About Our Company
One thing that people notice when they come by our state-of-the-art shop, is that they are made to feel valued, rather than "just a number". We work on projects that range from small runs up to much higher volume ones, but each client is treated with the same high standards and care.
We've been in business since April of 1998. Business owner Lynette Palmer is an experienced machinist of over a decade. Her husband, veteran machinist Mark Palmer calls upon his 25 years of experience in the industry to carry on the tradition of quality craftsmanship.
Technology and tools may have changed over the years, but high standards of work and craftsmanship haven't. We are specialists in EDM Machining including Wire Edm and Sinker Edm. We build a huge variety of molds for our clients, that their molders use for creating items.
Our industry experience of over 25 years means you can be assured of quality and commitment you would expect from a partner. We pride ourselves in personal service—a refreshing change in
today’s tough business environment. As your off-site partner, we’re here to serve your exacting machining requirements.
We have done a variety of interesting work, including this plaque made from machinable plastic that we made for an Idaho State University job. Click it to see a metal version we did for some 6 inch medallions for them.
If you're in the area, feel free to drop by for tour. We're located at located just South of the Freeport West Industrial Park entrance in Clearfield, Utah.
Mark specializes in Tool & Die, as well as short and long run productions. He started his career at Weed Hopper of Utah assisting in building the engines of Ultra Light Aircraft, and from there he went to GSC Foundries and was the Steel Foundries Head Machinist for 10 plus years.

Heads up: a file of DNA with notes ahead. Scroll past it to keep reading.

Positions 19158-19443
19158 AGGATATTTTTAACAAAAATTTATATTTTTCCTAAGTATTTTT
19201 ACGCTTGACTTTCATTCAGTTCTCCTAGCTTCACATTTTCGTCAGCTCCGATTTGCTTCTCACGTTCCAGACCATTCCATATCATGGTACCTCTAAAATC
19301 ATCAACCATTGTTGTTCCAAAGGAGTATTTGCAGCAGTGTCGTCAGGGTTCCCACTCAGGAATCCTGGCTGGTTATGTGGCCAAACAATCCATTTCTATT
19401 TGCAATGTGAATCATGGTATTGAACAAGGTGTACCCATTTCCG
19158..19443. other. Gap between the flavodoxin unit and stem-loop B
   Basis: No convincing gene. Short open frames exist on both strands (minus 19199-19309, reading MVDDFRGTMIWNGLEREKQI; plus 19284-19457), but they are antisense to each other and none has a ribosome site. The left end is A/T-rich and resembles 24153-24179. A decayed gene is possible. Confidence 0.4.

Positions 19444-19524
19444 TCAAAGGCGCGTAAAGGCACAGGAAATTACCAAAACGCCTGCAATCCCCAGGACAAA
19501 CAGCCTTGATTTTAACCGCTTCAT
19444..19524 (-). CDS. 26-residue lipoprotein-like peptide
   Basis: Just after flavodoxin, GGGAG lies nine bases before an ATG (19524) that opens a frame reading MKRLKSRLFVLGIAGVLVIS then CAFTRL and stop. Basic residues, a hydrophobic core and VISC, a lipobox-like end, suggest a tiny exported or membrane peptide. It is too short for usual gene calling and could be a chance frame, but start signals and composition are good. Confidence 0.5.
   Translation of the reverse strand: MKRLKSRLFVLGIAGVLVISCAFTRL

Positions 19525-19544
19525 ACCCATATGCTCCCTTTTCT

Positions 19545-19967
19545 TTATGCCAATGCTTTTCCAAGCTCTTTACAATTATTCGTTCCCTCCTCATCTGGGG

This is were Mark was given the nickname the "Magician", as he could often solve problems in the wax room, with results that were dramatic. He worked on a very wide variety of parts building Molds, Straightening Fixtures, and Inspection Fixtures.
Some molds were for the private sector, but a lot were for aerospace companies, including Boeing, Lockheed, Bell & Howell, Woodward, Hamilton Strand even the US Government, one of the projects was for the Bradley Tank. They were building the mold for the shell cradles that went into the tanks.
In the summer of 1990 Mark went to work for Black Diamond LLC as the Tool Room Supervisor, (building mountain climbing equipment) and supervised 3-4 other machinists. This was a new area of learning for Mark (and he greatly loves a good challenge) getting into mostly Forming Dies and Proto-Type Parts. This is also where Mark went from running Manual Mills to CNC Machining.
Mark was also a great help to the R & D Department, where he would build their proto-type carabineers so that they could be tested and tried out in the field and evaluated by other R & D personnel before production ever started. Black Diamond is where Lynette learned to become a machine operator, and started learning to run CNC Machines.